Updated: June 13, 2021

As we go through life, we enter and pass through stages in that life’s journey. There is a time when we and our friends are in elementary school, then middle school, then high school, and then the time of graduation. Perhaps college and more graduations. There is a time when many of us find our life’s partner, settle in to a home, children are born and grow up. We start out in the working world and continue in that endeavor for many years. Then we retire. Our children have children. And we travel and develop hobbies and avocations. But it’s not all wine and roses, as we go through a stage when parents pass away, and then friends get ill, and some downsize or go into retirement facilities. Eventually, inevitably and sadly our friends pass away. And of course, none of us can escape that final stage of our life’s journey.

Fraternal Orders, such as the Independent Order of Odd Fellows, also travel a journey through time. They also go through stages. The big difference is that the human life cycle is limited. Very very few of us live beyond 100 years. Fraternal Orders can “live on” for centuries. However, Fraternal Orders and the Lodges within those Orders can also expire well before they should. The biggest single thing that can bring an Odd Fellows Lodge to a premature demise is the decline in membership. Regrettably, we have seen a lot of that over the past 50+ years in Odd Fellowship. Every year in the United States we see Lodges closing their doors or turning in the charters. The culprit in almost every case can be traced back to membership decline.

And you can see declining Lodges going through stages. They are not healthy one day and suddenly sick the next day. It is a gradual decline. Unfortunately, once started in decline, it is hard (but not impossible) to reverse. In this article I am going to suggest a path forward for Lodges that want to stay healthy.

Here is a 5-step plan to good fraternal health

  1. The ultimate secret of success to Lodge long-term stability and health is to increase membership. Let’s be frank. Sovereign Grand Masters can’t do this. Grand Masters can’t do this. Noble Grands can’t do this. Only members can do this. The responsibility for Lodge and fraternal health is on each and every one of us. If YOU, as a member, have not brought in at least ONE new member into your Lodge, then shame on you. You have abdicated the single most important responsibility of fraternal membership – that is, keeping the fraternity healthy into the next generation. A century ago, members of your Odd Fellows Lodge built the Lodge Hall and brought in new members to continue the work of the Lodge. They brought in the next generation of members, and then that generation brought in the next one. And so on. Are YOU going to be the one that fails to continue that important fraternal duty? Are YOU going to be the one who breaks the fraternal chain?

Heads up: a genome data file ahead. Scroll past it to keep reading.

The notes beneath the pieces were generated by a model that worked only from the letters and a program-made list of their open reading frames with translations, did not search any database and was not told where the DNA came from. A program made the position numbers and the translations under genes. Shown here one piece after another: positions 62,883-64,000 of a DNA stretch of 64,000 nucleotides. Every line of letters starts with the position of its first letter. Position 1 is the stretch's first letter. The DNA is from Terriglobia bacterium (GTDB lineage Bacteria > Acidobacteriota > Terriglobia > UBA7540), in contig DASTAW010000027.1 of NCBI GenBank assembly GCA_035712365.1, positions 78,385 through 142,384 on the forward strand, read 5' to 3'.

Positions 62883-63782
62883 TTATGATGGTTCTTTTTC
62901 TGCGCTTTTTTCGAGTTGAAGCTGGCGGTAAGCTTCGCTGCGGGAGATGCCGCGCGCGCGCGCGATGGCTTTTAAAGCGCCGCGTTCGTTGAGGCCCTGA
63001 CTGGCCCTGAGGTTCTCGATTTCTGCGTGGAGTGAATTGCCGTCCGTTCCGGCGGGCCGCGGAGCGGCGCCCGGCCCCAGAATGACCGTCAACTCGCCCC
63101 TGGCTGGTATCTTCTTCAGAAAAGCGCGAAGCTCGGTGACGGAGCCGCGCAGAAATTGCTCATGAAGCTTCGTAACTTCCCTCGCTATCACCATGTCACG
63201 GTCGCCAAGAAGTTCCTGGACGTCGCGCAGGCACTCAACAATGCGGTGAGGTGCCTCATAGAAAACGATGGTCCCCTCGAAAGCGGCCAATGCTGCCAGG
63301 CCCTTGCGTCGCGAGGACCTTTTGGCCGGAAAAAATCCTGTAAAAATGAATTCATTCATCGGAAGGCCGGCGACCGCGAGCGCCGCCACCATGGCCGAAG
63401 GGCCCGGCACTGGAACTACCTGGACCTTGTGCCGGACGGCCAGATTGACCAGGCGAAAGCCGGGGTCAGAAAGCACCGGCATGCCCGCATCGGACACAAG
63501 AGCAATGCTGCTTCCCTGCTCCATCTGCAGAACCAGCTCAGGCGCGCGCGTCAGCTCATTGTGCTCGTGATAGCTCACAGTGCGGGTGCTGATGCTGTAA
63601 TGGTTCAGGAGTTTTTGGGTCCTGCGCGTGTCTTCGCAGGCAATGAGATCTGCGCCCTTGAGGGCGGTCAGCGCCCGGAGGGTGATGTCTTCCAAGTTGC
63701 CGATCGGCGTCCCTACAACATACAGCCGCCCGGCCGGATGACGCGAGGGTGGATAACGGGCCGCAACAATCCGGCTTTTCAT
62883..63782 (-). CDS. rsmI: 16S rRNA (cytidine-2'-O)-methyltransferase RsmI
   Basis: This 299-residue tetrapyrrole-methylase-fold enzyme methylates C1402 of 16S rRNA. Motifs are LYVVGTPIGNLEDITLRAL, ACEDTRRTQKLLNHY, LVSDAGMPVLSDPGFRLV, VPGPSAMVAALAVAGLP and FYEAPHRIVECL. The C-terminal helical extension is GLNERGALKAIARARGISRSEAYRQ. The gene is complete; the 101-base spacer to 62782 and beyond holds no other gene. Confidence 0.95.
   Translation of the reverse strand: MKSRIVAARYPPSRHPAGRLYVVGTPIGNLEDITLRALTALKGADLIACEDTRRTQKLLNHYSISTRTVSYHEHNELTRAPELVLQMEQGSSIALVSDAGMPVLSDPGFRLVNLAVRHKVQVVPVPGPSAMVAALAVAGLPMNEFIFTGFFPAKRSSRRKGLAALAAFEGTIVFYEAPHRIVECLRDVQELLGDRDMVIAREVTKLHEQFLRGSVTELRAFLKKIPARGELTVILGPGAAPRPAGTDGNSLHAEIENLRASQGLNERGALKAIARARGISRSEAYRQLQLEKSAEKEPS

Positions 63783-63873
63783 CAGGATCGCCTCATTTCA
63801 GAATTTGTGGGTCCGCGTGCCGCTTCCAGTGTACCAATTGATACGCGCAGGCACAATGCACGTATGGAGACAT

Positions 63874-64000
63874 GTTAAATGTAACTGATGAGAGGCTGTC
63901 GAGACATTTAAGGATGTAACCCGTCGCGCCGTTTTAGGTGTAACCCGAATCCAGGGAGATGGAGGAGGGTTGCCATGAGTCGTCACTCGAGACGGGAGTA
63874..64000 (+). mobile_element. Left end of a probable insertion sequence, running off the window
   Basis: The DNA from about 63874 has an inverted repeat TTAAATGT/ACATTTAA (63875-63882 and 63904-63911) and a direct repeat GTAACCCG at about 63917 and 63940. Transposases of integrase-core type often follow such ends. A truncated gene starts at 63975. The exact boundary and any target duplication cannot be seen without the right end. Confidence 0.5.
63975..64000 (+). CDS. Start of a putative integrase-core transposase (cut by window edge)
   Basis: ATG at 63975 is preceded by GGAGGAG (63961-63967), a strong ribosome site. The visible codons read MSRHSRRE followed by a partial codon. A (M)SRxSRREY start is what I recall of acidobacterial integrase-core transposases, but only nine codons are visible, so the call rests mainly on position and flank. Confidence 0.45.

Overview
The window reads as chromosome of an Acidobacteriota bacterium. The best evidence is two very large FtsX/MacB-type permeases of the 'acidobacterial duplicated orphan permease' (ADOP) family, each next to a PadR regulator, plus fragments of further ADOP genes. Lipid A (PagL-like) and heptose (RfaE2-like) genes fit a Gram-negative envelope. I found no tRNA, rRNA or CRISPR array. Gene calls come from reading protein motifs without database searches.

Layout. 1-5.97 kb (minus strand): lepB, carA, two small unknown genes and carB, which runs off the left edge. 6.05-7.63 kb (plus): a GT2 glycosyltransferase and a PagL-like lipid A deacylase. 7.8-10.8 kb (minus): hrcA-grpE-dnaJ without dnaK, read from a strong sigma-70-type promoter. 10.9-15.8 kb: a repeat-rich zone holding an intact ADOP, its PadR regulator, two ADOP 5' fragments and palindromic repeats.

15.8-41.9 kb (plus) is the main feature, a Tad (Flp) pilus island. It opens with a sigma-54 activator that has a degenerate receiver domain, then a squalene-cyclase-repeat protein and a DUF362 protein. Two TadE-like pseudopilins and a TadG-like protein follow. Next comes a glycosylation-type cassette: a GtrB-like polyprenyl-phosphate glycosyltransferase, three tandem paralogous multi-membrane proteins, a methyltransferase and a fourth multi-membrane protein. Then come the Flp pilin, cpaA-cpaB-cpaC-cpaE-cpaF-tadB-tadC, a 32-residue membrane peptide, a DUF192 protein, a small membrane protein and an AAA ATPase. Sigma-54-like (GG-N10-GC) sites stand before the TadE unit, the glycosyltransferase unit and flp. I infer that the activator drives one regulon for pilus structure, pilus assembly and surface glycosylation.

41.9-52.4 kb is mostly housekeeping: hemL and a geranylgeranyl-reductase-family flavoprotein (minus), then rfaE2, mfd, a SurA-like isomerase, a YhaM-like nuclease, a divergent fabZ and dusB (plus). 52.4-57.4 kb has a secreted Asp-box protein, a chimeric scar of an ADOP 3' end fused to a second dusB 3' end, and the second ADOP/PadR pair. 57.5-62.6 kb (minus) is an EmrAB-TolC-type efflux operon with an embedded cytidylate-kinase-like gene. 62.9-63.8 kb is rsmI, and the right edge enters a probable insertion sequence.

2. A few years ago, Sovereign Grand Lodge of the Independent Order of Odd Fellows started to give pins to members who brought in two new members – they were nice pins with a large number “2” on them. Then a few years later, Sovereign Grand Lodge ratcheted down the effort and offered “I Got One” pins to members who brought in one new member. Nowadays, we don’t see much of either pin. But Sovereign was on the right track. Think about it. Let’s take a small Lodge of 15 members. If every member of that Lodge brought in just one new member, that Lodge would be at 30. And then if every one of those 30 brought in one new member, the Lodge would be at 60. Now, not everyone is going to accomplish that task, but you get the idea. The responsibility is on each of us.